Ping-Pong & Parkinson’s: Table Tennis Greatly Improves Symptoms In Patients, Study Finds

FUKUOKA, Japan — Parkinson’s disease, a long-term degenerative disorder of the central nervous system, is probably most associated in many peoples’ minds with actor Michael J. Fox or legendary boxer Muhammad Ali. Those afflicted with the condition, however, know all too well how challenging a Parkinson’s diagnosis can make everyday life. Now, researchers in Japan have uncovered a refreshing new way that may significantly help Parkinson’s patients manage their symptoms: table tennis.

The notion may sound strange at first. After all, ping-pong can be hard for anyone, let alone an individual dealing with a disorder than affects their movements. Incredibly, study participants who took a ping-pong exercise course for six months saw their Parkinson’s symptoms improve!

The table tennis course met once a week for the six month period, and the study involved 12 Parkinson’s patients. The average age of participants was 73, and each had either mild to moderate Parkinson’s disease. On average, the subjects had been diagnosed with the disorder seven years prior to the study.

“Ping-pong, which is also called table tennis, is a form of aerobic exercise that has been shown in the general population to improve hand-eye coordination, sharpen reflexes, and stimulate the brain,” comments study author Dr. Ken-ichi Inoue, of Fukuoka University, in a release. “We wanted to examine if people with Parkinson’s disease would see similar benefits that may in turn reduce some of their symptoms.”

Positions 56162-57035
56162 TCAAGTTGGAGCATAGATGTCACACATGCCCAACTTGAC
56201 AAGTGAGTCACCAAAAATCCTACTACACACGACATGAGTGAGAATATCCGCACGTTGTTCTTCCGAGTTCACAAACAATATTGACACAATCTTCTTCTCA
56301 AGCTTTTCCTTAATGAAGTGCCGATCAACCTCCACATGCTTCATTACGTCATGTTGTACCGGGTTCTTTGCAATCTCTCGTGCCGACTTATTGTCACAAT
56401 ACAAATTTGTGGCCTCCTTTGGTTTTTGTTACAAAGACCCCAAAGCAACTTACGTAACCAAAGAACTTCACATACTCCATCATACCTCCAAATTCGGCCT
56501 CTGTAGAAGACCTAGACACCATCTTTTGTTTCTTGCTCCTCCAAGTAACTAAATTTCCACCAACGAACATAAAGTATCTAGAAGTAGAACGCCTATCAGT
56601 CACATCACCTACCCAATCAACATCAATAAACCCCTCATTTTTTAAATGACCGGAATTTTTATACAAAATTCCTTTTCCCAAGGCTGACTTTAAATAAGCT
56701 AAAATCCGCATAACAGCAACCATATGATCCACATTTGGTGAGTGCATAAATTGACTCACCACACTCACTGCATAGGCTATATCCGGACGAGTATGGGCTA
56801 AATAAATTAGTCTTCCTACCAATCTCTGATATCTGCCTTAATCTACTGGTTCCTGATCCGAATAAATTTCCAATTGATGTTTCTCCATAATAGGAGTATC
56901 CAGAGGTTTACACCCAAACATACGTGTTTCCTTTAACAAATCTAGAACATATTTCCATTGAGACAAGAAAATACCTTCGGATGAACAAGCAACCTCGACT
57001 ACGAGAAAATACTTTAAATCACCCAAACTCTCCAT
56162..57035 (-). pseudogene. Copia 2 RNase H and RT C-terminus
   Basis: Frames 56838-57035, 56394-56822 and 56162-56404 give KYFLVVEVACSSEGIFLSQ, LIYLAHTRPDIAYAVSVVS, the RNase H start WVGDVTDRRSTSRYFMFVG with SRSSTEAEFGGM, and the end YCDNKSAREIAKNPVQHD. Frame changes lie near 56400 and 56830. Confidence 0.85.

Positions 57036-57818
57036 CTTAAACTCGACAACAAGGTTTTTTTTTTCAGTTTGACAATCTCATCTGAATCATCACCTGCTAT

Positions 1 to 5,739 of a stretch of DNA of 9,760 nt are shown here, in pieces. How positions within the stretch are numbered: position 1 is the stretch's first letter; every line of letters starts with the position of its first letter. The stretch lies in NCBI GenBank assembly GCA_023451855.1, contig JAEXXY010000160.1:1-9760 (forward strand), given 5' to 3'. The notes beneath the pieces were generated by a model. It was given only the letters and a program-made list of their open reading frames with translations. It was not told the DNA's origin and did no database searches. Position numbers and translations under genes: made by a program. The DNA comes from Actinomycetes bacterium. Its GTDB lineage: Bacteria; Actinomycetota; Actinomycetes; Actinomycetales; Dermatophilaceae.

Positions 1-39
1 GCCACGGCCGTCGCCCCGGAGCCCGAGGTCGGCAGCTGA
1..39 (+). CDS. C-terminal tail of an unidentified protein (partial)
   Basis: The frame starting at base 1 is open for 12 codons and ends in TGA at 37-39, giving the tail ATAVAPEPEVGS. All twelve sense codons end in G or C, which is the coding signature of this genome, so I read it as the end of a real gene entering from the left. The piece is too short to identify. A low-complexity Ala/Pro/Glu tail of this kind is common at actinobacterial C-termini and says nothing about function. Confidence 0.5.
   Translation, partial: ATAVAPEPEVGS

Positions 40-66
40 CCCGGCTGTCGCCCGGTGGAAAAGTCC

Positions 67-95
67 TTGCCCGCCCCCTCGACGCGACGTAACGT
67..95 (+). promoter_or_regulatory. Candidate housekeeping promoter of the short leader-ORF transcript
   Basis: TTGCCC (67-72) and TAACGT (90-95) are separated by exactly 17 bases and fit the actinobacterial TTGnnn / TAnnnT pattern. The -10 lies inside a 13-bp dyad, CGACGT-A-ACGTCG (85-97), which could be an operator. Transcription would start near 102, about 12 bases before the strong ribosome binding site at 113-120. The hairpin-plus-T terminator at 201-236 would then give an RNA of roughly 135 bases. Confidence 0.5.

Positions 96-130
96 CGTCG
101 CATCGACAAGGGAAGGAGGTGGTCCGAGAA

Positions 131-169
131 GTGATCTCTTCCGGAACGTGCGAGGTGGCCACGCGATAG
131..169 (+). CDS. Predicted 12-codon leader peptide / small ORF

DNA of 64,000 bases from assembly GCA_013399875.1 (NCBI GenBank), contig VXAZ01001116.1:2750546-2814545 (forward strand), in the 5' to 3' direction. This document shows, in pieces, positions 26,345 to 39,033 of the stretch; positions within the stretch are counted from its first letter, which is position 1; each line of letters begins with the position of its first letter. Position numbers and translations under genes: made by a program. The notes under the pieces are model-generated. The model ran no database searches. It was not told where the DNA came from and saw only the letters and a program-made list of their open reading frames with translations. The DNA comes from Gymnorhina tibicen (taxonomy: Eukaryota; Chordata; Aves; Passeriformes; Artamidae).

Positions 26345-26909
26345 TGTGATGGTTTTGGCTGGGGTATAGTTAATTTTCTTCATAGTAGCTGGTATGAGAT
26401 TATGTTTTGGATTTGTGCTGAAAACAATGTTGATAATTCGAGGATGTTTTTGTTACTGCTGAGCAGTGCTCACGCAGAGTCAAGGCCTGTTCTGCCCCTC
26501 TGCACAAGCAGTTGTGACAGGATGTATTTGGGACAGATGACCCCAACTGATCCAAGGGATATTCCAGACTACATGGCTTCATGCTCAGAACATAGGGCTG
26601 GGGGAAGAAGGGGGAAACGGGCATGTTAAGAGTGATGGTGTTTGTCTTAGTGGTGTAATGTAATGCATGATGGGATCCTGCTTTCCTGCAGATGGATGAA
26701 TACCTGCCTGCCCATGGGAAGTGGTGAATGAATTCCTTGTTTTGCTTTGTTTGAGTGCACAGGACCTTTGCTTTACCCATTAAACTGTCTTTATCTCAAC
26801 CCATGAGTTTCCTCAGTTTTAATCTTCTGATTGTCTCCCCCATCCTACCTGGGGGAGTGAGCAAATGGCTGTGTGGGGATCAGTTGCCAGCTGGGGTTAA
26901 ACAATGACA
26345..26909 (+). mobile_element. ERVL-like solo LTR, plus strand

Before starting the table tennis regimen, each patient underwent a series of tests intended to gauge the severity of their Parkinson’s symptoms. Then, during each weekly five-hour ping-pong training session, they first performed a series of stretches before moving on to table tennis exercises taught via an experienced ping-pong player. The entire program was developed specifically for this study by the University of Fukuoka.

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All the participants’ symptoms were reevaluated after three months of the program, and then again after it concluded. After both three and six months all the patients showed noticeable improvements in speech, handwriting, getting out of bed, walking, and putting on clothes. For example, before playing ping-pong, it usually took the patients two attempts to get out of bed in the morning. By the end of the study, they could get out of bed relatively easily on their first try.

Participants’ facial expressions, posture, rigidity, slowness of movement, and hand tremor symptoms all showed improvement as well.

It’s worth noting that two of the patients did experience a few negative side effects due to the table tennis; one developed back pain, while another fell while playing on one occasion.

“While this study is small, the results are encouraging because they show pingpong, a relatively inexpensive form of therapy, may improve some symptoms of Parkinson’s disease,” Inoue concludes. “A much larger study is now being planned to confirm these findings.”

The next study will likely include a control group filled with Parkinson’s patients not playing ping-pong for comparison purposes.

The study is set to be presented at the American Academy of Neurology’s 72nd Annual Meeting in Toronto, Canada this spring.

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